Falling Leaves

Disclaimer: All publicly recognizable characters, settings, etc. are the property of their respective owners. The original characters and plot are the property of the author. The author is in no way associated with the owners, creators, or producers of any media franchise. No copyright infringement is intended.


From the last day of the Triwizard Tournament, Cedric's death haunted her. His gaping yet unseeing eyes as they contemplated the night, his stillness drowned by cheers and whistles... She had asked Harry if things would ever be the same, and though he had said no, very little had changed.

It stood to reason that, if Death Eaters had wreaked havoc at the Quidditch Cup before Voldemort's return, their acts would only grow in cruelty and visibility afterward. She had expected countless reports of deaths and disappearances. Streets deserted enough that silence itself rang loud and the oppressive weight of the Dark Mark floating above one or all of her neighbors' houses as the walls were engulfed in flames. But the only oppressive thing was the summer heat as it permeated every room in her parents' house, weighing down her movements and muddling her train of thought. There were no dark clouds or fog to hint at the ominousness of the situation, no lightning slashing through the sky to convey her terror as they did in books and films. Just the sun–bright and unpleasant and unyielding–and the lazy twittering of birds as they ventured into the yard in search of food then retreated to the trees' shade.

It was worse, perhaps. Not the lack of massive deaths, of course, but apparent peace was noxious for different reasons. Hidden wars never gathered many fighters: people rioted not for good, but to maintain their way of life. The surface-level calm endorsing their beliefs, even when the waters ran deep and troubled. Whilst Harry was discredited by the press, and people's main concern revolved around travel destinations and summer fashion, Voldemort regained his strength.

So she forced herself not to settle. Not to rest.

Whenever the doorbell rang, or someone popped a jar open, or a car backfired, Hermione started. The beginning of that summer vacation had her answering the door at all times, wand concealed behind her back however ludicrous it might be that Death Eaters–or Voldemort himself–would bother with calling etiquette.

Until the time magical callers indeed appeared. Hermione opened the front door to find Professor McGonagall standing on her doorstep. The Head of Gryffindor wore a stifling emerald roll-neck dress, sensible black heels encasing her feet, and hair tied in an updo, looking not so much a witch, but a strict governess. Not a drop of sweat was apparent anywhere despite the ensemble, and Hermione–with her t-shirt already sticking to the skin of her back, hair clipped up haphazardly and damp around her forehead and neck–envied her for a moment: oh, to be allowed to cast Cooling Charms!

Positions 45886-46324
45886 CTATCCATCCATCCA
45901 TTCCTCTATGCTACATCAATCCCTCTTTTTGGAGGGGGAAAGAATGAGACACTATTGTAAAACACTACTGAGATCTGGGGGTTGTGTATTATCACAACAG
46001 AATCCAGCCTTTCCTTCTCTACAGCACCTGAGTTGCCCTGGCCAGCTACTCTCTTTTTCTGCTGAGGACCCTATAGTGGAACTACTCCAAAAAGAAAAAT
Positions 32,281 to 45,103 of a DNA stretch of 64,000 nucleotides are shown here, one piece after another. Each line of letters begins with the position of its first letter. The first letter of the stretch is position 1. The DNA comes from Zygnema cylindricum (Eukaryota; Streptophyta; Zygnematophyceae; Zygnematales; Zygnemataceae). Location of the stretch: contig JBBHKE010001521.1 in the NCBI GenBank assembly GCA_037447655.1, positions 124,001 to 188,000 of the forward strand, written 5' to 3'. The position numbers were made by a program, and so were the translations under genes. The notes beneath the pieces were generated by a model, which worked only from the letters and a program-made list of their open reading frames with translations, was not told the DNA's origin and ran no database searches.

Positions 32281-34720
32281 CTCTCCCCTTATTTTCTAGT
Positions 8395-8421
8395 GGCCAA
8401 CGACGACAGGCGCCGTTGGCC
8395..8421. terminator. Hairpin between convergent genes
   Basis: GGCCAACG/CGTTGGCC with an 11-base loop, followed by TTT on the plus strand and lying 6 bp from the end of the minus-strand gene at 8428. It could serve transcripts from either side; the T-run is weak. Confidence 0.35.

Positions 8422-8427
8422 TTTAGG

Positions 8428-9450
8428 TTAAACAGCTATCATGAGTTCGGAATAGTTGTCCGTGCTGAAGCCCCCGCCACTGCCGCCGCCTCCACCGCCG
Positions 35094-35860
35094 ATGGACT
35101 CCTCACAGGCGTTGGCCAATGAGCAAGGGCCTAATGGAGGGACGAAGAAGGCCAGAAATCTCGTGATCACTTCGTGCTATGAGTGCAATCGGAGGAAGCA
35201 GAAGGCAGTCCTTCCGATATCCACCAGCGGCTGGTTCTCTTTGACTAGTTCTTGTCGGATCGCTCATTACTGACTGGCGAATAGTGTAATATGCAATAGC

When Hermione caught movement at the professor's side, the fluttery herd of Pixies from the year before returned to her stomach with a vengeance. Next to her, and towering over them both, stood Professor Lupin. The same calm, kind closed-lipped smile he had always offered his students two years before graced his lips, and Hermione inhaled rather noisily while trying to keep her gaze from wandering lower as she had done with his companion. Running her fingers over her curls or straightening her clothes would do nothing for her appearance, so she refrained from trying. Then the heat that had gathered on her cheeks and neck at seeing him again melted down, sinking her heart to the bottom of her stomach.

"It's not Harry, is it?" Hermione blurted, thoughts running amok in her mind. Her left hand found support on the door jamb, setting her gaze on Professor McGonagall. If something had, in fact, happened to Harry, she wouldn't be able to take Professor Lupin's kindness.

"Mr. Potter is fine, Miss Granger. We are here to escort you somewhere safe," Professor McGonagall said.

The relief for her friend wasn't long-lived as the witch's words pierced through it: somewhere safe, which implied her parents' house wasn't. It didn't come as a surprise, but the confirmation didn't sit well with her. If she were Voldemort, however...

"I'm really, truly sorry, professor," Hermione raised her wand, staring the witch in the eye, "But we've only just had an impersonator for a teacher. It wouldn't be creative, of course, but… Well..."